Re: [Evolution] Problem viewing calendars on multiple machines
- From: Patrick O'Callaghan <poc usb ve>
- To: evolution-list gnome org
- Subject: Re: [Evolution] Problem viewing calendars on multiple machines
- Date: Wed, 11 Mar 2009 15:57:26 -0430
On Wed, 2009-03-11 at 16:42 +0000, Chris G wrote:
On Wed, Mar 11, 2009 at 11:57:40AM -0430, Patrick O'Callaghan wrote:
On Wed, 2009-03-11 at 16:14 +0000, Chris G wrote:
It's trying to do the impossible though. If, for example, one end has
task categories that don't exist at the other end there's nothing that
SyncMl can do to sort it out.
Or anything else. How do you propose to deal with this in your
home-grown solution? What about when you change phones and the new one
isn't exactly the same as the old one? These issues are inherent in the
nature of the problem. The best way to deal with them is via a
standardized markup language, i.e. SyncML or similar. To take your
example: SYncML doesn't define specific task categories, so if your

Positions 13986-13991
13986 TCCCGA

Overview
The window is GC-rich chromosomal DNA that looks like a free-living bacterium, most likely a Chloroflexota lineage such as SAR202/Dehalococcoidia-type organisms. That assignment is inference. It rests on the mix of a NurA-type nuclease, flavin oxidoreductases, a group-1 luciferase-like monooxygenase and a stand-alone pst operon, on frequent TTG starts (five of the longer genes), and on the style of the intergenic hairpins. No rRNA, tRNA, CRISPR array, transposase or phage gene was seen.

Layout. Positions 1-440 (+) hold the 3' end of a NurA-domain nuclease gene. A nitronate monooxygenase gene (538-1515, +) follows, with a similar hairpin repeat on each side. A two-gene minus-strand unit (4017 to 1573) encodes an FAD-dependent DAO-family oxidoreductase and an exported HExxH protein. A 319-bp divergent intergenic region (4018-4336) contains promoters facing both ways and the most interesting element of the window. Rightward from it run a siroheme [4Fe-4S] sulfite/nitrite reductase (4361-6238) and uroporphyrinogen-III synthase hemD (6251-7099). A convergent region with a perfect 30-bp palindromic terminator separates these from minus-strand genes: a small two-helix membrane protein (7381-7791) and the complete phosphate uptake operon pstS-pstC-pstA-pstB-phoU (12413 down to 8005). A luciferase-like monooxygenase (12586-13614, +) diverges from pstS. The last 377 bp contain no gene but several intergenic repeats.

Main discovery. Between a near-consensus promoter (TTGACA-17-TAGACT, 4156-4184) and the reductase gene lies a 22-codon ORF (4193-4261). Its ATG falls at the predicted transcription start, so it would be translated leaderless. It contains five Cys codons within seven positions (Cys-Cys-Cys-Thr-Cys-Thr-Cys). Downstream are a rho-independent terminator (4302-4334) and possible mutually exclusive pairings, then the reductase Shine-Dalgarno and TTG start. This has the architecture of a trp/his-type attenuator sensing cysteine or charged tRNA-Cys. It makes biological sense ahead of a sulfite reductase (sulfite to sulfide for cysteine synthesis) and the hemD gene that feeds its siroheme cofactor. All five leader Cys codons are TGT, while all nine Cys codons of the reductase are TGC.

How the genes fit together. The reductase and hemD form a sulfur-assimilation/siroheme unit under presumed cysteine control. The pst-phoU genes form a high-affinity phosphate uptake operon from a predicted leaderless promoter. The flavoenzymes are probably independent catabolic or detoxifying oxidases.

various devices aren't understanding each other the problem is with
their use of SyncML, not with the language itself.
If both ends use the same data file they *can't* disagree! OK, it's a
little more complex than this but to my mind it's fundamentally less
broken then trying to bodge it with a 'translator' in the middle.
The OP talked about syncing two instances of Evo, so it *might* be true
that the data is in the same format (assuming they are both the same
version), but then you introduced the notion of syncing with other
devices such as PDAs, where the data files will definitely *not* be in
the same format.
SyncMl does 'know' about what it's transferring to some extent, if it
doesn't then how is it any different from a simple file copying
mechanism? There are several very clever file synchronisation
utilities already available, if that was all that was needed then
SyncMl would be redundant. Where SyncMl scores is that it *does* know
the sort of things its transferring.
SyncML is not a file transfer mechanism, or even a synchronization
protocol (despite the name). It's a description language. The only sane
way to interoperate N devices is to have an intermediate standard
format. That way the number of translations is O(N), not O(N^2). That's
what SyncML is for.
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